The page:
Suzue brings the creativity to the business. She has a good vision of how she wants things to look, how the business should be and where it should be heading.
William Curley CONCEPT This brings back fond memories as my grandmother, who was a great cook, often made cakes and biscuits for family occasions, including these shortbread. It has a Scottish origin – traditionally, it is topped with milk chocolate, but we use fine dark (bittersweet) chocolate to balance the sweet caramel. (Makes about 20 shortbread)
unsalted butter, cut into cubes at room temperature plain flour, sifted caster (superfine) sugar
To make the shortbread, put the butter, flour and sugar in the bowl of an electric mixer and combine until the mixture comes together. Remove the dough from the bowl and roll out to 12 mm thick on a lightly floured surface. Cut into rectangles measuring 7.5 x 2.5 cm and put into a 20-hole silicone chocolate bar mould. Leave to rest for at least 1 hour in the fridge. Preheat the oven to 160°C (325°F/Gas 3) and bake for 20–25 minutes until lightly golden. Leave to cool.
sea salt caramel (Makes about 185 1 375 60 300
80 chocolates) ml whipping cream pc vanilla pod g caster (superfine) sugar g liquid glucose g sea salt butter cut into cubes at room temperature 500 g tempered fine dark chocolate
Put the cream in a saucepan. Scrape the seeds from the split vanilla pod (bean) into the cream and drop in the empty pod. Bring to the boil. Take off the heat immediately. Meanwhile, heat an empty heavy-based saucepan. When it is hot, add one-third of the sugar with the liquid glucose and heat slowly until it forms a light caramel and the sugar crystals have dissolved. Add the remaining sugar and continue to cook until you get an amber caramel. This will take about 15 minutes, but there are lots of variables so you must be vigilant and keep watch while it is cooking. Gradually add the warm cream to the caramel. Mix well and then take off the heat. Add the butter, cube by cube. Mix well until it has been fully incorporated and then leave to cool.
MONTAGE POUR 20 G OF THE SEA SALT CARAMEL ON TOP OF EACH SHORTBREAD BASE (OR POUR ALL OF IT ON TOP OF THE LAYER OF SHORTBREAD IN THE BAKING TRAY/SHEET) AND LEAVE TO SET OVERNIGHT IN A COOL, DRY AREA. TO MAKE THE CHOCOLATE SHEETS, USE THE TEMPERED CHOCOLATE TO MAKE 20 RECTANGLES MEASURING 7.5 X 2.5 CM. TO ASSEMBLE, REMOVE THE SHORTBREAD AND CARAMEL SLICES FROM THE MOULD (OR THE BAKING TRAY (SHEET) AND THEN CUT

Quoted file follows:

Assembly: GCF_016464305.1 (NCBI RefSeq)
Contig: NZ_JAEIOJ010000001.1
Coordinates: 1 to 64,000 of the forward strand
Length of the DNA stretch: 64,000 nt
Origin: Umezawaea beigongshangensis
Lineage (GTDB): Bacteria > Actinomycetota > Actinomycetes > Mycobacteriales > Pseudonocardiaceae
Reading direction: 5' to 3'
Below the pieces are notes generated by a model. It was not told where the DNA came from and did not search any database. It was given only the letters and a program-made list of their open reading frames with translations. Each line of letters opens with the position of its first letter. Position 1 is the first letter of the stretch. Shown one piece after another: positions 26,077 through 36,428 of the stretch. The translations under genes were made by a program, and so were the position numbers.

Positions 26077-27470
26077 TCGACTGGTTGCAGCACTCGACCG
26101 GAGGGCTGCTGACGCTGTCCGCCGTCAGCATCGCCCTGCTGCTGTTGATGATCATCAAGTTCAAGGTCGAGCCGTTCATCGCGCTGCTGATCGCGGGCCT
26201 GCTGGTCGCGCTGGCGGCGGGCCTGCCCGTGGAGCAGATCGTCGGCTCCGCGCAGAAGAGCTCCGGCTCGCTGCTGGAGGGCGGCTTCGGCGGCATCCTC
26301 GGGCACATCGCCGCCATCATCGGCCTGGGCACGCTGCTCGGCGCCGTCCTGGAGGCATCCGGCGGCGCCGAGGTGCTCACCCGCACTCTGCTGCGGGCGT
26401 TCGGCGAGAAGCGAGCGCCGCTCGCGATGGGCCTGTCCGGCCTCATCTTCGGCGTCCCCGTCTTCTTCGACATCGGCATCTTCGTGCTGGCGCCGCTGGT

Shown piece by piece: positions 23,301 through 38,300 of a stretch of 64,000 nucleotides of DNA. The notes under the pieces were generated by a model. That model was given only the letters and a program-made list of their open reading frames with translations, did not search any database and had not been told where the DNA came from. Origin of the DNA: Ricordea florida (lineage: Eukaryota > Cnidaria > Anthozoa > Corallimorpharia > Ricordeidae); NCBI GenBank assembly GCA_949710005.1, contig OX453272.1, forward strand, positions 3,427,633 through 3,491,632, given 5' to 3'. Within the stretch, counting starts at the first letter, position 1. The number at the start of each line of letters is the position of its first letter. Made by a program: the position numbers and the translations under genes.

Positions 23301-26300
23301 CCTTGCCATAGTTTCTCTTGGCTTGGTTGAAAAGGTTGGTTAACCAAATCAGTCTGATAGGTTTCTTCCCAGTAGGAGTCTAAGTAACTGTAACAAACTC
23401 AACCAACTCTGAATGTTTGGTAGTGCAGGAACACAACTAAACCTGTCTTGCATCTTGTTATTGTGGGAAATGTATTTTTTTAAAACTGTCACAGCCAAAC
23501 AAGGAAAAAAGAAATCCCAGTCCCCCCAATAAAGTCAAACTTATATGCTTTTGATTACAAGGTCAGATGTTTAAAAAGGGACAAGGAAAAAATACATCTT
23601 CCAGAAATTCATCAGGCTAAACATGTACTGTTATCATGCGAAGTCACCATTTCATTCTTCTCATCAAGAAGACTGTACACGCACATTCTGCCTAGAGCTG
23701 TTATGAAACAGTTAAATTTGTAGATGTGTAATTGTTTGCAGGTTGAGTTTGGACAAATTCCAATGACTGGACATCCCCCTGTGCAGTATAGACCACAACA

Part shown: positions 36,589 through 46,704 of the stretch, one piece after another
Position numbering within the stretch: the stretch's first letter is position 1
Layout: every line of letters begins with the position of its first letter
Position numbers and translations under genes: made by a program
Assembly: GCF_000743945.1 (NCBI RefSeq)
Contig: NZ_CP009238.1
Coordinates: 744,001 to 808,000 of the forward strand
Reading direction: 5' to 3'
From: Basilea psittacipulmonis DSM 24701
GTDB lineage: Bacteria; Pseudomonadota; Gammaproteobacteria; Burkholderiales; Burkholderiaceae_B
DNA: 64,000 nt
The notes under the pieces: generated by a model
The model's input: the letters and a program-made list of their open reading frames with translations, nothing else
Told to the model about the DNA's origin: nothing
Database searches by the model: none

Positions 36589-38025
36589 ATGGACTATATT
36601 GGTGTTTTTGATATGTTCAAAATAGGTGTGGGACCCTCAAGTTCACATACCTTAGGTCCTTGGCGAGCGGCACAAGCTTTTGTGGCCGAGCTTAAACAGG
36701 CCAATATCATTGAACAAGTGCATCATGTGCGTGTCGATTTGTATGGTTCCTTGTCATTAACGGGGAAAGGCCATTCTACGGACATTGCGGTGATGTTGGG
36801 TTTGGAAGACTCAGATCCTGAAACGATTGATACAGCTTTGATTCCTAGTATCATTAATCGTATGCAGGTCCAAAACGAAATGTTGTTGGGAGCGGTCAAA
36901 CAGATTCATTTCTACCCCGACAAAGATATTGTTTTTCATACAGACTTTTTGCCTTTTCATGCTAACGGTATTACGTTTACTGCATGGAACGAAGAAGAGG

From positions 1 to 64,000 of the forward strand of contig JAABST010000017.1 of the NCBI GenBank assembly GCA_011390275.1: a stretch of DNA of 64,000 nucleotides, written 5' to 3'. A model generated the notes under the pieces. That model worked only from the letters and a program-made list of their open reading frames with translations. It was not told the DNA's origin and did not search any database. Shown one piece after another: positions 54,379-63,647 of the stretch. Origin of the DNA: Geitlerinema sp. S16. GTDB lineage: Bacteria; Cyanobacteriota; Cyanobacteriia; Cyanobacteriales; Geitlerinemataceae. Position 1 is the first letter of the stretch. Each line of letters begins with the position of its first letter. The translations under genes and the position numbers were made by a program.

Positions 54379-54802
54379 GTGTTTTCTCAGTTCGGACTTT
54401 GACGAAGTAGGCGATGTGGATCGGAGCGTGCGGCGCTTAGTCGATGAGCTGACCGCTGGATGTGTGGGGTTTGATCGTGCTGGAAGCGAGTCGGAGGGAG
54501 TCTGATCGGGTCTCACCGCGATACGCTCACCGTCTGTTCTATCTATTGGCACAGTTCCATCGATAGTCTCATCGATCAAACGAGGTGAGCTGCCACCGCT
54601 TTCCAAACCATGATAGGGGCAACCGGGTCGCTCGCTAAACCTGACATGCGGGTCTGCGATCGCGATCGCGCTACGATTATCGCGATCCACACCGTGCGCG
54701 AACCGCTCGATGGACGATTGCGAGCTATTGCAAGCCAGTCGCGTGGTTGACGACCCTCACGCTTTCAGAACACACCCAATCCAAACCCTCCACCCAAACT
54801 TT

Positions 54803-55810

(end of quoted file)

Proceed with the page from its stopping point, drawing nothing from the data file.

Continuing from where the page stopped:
INTO RECTANGLES) AND PLACE A SHEET OF TEMPERED CHOCOLATE
sea salt caramel tempered fine dark bittersweet chocolate Edible gold leaf
ON TOP OF EACH SLICE. DECORATE WITH GOLD LEAF, IF USING. STORE IN AN AIRTIGHT CONTAINER IN A COOL, DRY AREA AND EAT WITHIN 2–3 DAYS.
William Curley Makes 15
the matcha crème brûlée 250 0.5 50 40 6
g u g g g
whipping cream vanilla pod egg yolks caster sugar matcha (green tea powder)
Preheat the oven to 130°C (250°F/Gas 1/2) and place a silicone baking mat with 1.5 cm cavities into a shallow baking tray (sheet). Put the cream in a saucepan, scrape the vanilla seeds into the pan and add in the vanilla pod (bean). Bring to the boil. Meanwhile, put the egg yolks in a mixing bowl, add the sugar and matcha powder and whisk until it becomes lighter in colour. Pour half of the hot cream onto the egg yolk mixture and mix together. Add the rest of the cream, then pass through a fine sieve (strainer). Pour the mixture into the cavities, fill the tray (sheet) close to the top of the mould with water and bake in the oven for 15–20 minutes or until the custard just sets and if you shake them gently they wobble like jelly in the middle. Leave to cool, then carefully remove the mat from the tray (sheet), place onto another baking tray and freeze for about 2–3 hours or until frozen.
dark chocolate mousse 330 80 60 425
ml g g g
milk egg yolks (about 4 eggs) caster sugar dark chocolate (with 70% cocoa solids), finely chopped whipping cream
Put the milk in a saucepan and bring to the boil. Meanwhile, whisk together the egg yolks and sugar in a large mixing bowl until the mix becomes lighter in colour. When the milk has boiled, pour half of it onto the egg yolk and sugar mixture and mix thoroughly. Pour this mix back into the saucepan and cook over a low heat, stirring continuously, until the mixture reaches 85°C. Take the saucepan off the heat and pass it through a fine sieve onto the chopped chocolate in a mixing bowl. Using a spatula, mix until the mixture becomes smooth and emulsified and then leave to cool. Place the whipping cream into a mixing bowl and whisk until soft peaks form. Alternatively, whisk in an electric mixer fitted with the whisk attachment. Carefully fold the whipped cream into the chocolate mixture and use immediately.